32. The method of claim 31 wherein said peripheral data circuit includes a light emitting diode as part of an optical circuit for said step of generating said positional data, said light emitting diode being coupled to the data line and said output data is a light emitting diode control signal to control said light emitting diode.
33. The method of claim 29 wherein the first interface type is a serial interface and generates a negative voltage coupled to said transistor as the first voltage level, said step of processing said positional data processing in said first manner in response to said negative voltage.
34. The method of claim 29 wherein the first interface type is a serial interface and said step of processing includes formatting said positional data as serial positional data and serially transmitting said serial positional data to the interface.
35. The method of claim 29 wherein said second interface type is a PS/2 interface and generates a voltage greater than or equal to zero volts coupled said transistor as the second voltage level, said step of processing said positional data processing in said second manner in response to said voltage greater than or equal to zero volts.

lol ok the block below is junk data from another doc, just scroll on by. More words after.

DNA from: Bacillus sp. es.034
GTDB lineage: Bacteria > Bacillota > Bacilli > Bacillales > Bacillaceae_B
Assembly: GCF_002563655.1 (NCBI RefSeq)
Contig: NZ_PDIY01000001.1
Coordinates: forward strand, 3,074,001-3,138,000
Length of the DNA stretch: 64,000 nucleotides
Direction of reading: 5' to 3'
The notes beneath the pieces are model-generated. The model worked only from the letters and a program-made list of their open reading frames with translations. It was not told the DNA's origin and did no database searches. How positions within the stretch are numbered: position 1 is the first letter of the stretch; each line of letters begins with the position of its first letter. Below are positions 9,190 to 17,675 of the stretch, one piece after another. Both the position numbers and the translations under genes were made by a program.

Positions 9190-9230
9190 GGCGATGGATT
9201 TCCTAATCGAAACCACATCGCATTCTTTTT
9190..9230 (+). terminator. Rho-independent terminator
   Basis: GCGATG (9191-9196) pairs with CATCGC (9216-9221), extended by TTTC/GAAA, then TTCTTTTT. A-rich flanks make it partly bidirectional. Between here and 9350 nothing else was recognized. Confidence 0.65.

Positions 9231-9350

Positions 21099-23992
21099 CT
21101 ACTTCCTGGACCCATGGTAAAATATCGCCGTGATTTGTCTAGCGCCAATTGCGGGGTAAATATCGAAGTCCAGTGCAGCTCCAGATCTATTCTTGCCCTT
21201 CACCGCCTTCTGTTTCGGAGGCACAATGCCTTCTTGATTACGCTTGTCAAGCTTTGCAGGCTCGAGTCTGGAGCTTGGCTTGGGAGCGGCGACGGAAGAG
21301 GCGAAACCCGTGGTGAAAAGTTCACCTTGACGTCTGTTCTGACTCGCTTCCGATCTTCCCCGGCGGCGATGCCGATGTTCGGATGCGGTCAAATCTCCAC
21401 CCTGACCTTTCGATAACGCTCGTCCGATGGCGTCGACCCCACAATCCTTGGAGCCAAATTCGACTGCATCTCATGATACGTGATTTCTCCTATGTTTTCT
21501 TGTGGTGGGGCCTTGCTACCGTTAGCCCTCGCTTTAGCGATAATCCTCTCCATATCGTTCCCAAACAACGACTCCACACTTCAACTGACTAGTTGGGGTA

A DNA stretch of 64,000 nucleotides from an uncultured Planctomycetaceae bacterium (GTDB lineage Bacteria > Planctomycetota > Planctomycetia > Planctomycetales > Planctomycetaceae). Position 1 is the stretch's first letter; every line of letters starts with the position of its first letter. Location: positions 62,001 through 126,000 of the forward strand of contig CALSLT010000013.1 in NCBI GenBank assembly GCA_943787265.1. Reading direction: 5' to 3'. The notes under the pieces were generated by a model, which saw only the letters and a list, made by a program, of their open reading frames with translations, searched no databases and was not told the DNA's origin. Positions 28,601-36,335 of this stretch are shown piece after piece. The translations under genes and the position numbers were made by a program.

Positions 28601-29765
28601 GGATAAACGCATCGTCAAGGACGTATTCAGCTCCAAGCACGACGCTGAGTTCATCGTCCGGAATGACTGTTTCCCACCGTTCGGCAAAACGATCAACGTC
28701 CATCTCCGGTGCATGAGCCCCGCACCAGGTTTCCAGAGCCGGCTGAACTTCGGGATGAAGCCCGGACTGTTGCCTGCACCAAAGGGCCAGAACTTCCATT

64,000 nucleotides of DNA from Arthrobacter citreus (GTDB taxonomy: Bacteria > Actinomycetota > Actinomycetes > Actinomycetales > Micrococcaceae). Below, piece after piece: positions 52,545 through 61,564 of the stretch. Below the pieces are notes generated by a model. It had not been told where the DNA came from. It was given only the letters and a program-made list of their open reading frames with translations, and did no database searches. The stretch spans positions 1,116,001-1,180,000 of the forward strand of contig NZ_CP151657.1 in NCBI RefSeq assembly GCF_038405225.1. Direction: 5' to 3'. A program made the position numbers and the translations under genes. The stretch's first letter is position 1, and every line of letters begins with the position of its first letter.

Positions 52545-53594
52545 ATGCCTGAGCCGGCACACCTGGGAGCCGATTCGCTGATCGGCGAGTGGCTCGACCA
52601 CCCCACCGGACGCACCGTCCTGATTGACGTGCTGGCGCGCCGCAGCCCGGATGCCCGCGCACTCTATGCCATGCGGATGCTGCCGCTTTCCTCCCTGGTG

36. The method of claim 29 wherein the second interface type is a PS/2 interface and said step of processing includes formatting said positional data as PS/2 positional data and transmitting said PS/2 positional data to the interface.
Description
TECHNICAL FIELD

The present invention relates generally to computer pointing devices, and, more specifically, to a system and method for automatic identification of a computer pointing device interface.

BACKGROUND OF THE INVENTION